I want to be clear that I'm not writing this because I think it'll do a thing to stem the tide of cultism (as a matter of fact, I'm convinced, it'll be no more effective than anything else that's been done). No, I'm writing this because - like a Jew during the Holocaust, leaving a note in a buried bottle for someone, anyone, in the future to find - I realize the rampant cultism we live under is probably killing me, merely because I'm aware of it, and the country - merely because it is not - so I want to have something out there that said not only that I lived, but that I knew what and who my, and my country's, killers were.
Here's how I regarded Tamm's article when it originally came out:
Read it. I'm going to blog on it at length, in my next post, because it's completely outdated information. Actually, it's even worse than that:So, how wrong are Jayanti Tamm's observations, and how do mine differ? Her first paragraph in The Huffington Post piece started off with these words:
It's about as wrong as wrong can get.
Here's your first hint about how deceptive it is:
It's coming to us from The Huffington Post.
Who in our over-stimulated, media-saturated, hyper-connected world would ever go and knowingly join a cult? The answer is no one.That's now an anti-cult or post-cult mantra, and probably sounds about right to most people, painting the appropriate image of someone who's been duped into doing something they never intended.
But the important phrase here is "the appropriate image", because - just as the Mystic Bourgeoisie's Chris Locke observed that "nobody wants to be seen as New Age because nobody wants to be seen as irreparably stupid" - very few will admit they willingly joined a cult, for that and other reasons.
Proving, right from the start, that Tamm's column is a bunch of deceptive and outdated mind mush is this quote from an expose' on award-winning director and recent Scientology defector, Paul Haggis:
Haggis was born in 1953, and grew up in London, Ontario, where his father, Ted, had a construction company. He decided at an early age to be a writer, but after leaving school, he drifted, hanging out with hippies and drug dealers.So much for "no one" knowingly joining a cult.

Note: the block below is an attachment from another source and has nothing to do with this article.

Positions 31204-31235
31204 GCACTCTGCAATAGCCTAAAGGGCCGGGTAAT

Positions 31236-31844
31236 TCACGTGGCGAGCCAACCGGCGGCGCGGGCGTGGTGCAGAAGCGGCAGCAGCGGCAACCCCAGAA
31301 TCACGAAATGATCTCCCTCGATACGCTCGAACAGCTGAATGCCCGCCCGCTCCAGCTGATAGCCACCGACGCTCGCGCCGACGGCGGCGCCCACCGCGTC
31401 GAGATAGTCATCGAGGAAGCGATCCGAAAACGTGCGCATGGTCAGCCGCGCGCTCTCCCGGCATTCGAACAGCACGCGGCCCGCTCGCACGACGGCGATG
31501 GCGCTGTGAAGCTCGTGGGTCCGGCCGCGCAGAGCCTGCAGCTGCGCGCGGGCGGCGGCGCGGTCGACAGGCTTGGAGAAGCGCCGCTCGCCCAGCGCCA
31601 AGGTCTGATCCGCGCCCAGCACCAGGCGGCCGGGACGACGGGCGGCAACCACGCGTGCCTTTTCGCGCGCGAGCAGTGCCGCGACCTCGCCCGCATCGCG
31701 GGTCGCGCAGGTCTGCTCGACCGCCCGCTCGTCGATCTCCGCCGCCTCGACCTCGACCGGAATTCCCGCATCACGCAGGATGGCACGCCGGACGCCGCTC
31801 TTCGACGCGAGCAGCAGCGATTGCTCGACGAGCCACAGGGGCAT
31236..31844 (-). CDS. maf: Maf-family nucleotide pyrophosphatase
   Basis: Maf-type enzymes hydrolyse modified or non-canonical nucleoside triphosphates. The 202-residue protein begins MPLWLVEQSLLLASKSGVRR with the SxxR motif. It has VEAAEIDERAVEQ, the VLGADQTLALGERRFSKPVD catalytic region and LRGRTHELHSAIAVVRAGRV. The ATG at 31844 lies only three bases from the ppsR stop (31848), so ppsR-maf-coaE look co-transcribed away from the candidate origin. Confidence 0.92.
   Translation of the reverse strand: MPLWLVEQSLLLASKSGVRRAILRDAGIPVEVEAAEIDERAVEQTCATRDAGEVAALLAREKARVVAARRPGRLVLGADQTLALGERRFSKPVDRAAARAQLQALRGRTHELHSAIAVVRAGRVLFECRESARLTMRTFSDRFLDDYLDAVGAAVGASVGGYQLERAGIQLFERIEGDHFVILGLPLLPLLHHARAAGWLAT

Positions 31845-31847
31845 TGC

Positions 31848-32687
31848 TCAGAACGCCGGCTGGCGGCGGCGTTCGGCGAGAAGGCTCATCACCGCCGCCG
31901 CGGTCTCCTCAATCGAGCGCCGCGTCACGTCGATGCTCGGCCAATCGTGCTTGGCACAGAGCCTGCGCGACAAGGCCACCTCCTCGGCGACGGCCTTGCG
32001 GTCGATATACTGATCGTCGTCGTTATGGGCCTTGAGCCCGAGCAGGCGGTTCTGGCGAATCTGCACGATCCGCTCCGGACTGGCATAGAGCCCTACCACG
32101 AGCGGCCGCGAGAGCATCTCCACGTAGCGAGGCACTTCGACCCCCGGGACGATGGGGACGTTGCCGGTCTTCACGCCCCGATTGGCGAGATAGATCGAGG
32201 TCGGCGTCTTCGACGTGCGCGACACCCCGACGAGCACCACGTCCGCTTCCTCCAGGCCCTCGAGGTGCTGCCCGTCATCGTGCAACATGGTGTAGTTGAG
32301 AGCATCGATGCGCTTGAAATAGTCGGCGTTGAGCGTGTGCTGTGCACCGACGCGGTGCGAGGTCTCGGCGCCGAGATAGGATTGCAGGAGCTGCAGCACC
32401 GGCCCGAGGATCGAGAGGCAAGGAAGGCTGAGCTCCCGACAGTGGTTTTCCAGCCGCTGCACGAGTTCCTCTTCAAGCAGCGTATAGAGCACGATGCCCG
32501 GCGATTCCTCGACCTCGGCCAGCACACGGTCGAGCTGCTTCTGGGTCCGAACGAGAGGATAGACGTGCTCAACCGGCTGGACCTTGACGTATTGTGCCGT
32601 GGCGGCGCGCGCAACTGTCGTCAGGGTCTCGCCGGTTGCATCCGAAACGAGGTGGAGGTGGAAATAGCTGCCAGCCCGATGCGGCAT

He fell in love with Diane Gettas, a nurse, and they began sharing a one-bedroom apartment. One day in 1975, when he was 22, Haggis was walking to a record store when a young man pressed a book into his hands. "You have a mind," the man said. "This is the owner's manual." The book was Dianetics: The Modern Science Of Mental Health, by L Ron Hubbard, which was published in 1950. By the time Haggis began reading it, Dianetics had sold about 2.5m copies. Today, according to the church, that figure has reached more than 21m.
Haggis opened the book and saw a page stamped with the words "Church of Scientology". He had heard about Scientology a couple of months earlier, from a friend who had called it a cult. The thought that he might be entering a cult didn't bother him. In fact, he said, "it drew my interest. I tend to run toward things I don't understand."
The truth is, in our want-to-be-rebelious post-Boomer culture, people will and have joined all kinds of weird cults by the billions - and, waving their freak flag, they're proud of doing so - if not always honest about it.
The Huffington Post's Arianna Huffington was a member of the Rajneesh, a so-called "dangerous cult".
The Rajneesh practiced open sexual intercourse amongst it's members and attempted to poison an entire town in Oregon for political purposes. Huffington once described her time in the cult to The Washington Post as "like knowing there was another dimension to life and that I wanted to experience it, knowing that nothing else mattered as much. It took me over completely.”
Without ever having renounced her cultism, Huffington is now a major player in American politics.
Of course, she could describe her cult experience positively because no one has ever seriously questioned her about it in an informed manner.
For instance, compare her answer to that of the Rajneesh cult's second in command, Sheela Birnstiel AKA Ma Anand Sheela (above, center) after she was recently questioned in the Swiss town of Basel:Sheela - a power mad cultist who committed heinous crimes in America - is now a successful Swiss businesswoman.
Arianna Huffinton, one of Sheela's devoted disciples, is now a successful American businesswoman - one now allowing Jayanti Tamm to publish wrong and misleading information about cultism on her website - the very phenomena the power mad Huffington is (still) involved in.
So Jayanti Tamm also isn't doing too badly for herself, either, thank you very much.
Meanwhile, I am now suffering the effects of the cultism people such as they have unleashed around me.
Considering I've never joined a cult, that's something which no one can say is right,...but, being only vaguely aware of what's happening, the country also isn't standing up and saying it's wrong, either - nobody's actually, actively, stopping the cultists - whatever the manner or effects of the cultism they're profiting from.
And as I've said, I don't hold out much hope they're going to stand up anytime soon, so my fate - and, yes, I think the country's - is probably set:
We will die, together, as the victims of cultism.
Next up: Surrounded - Cults (And Cultists) Hiding In Plain Sight.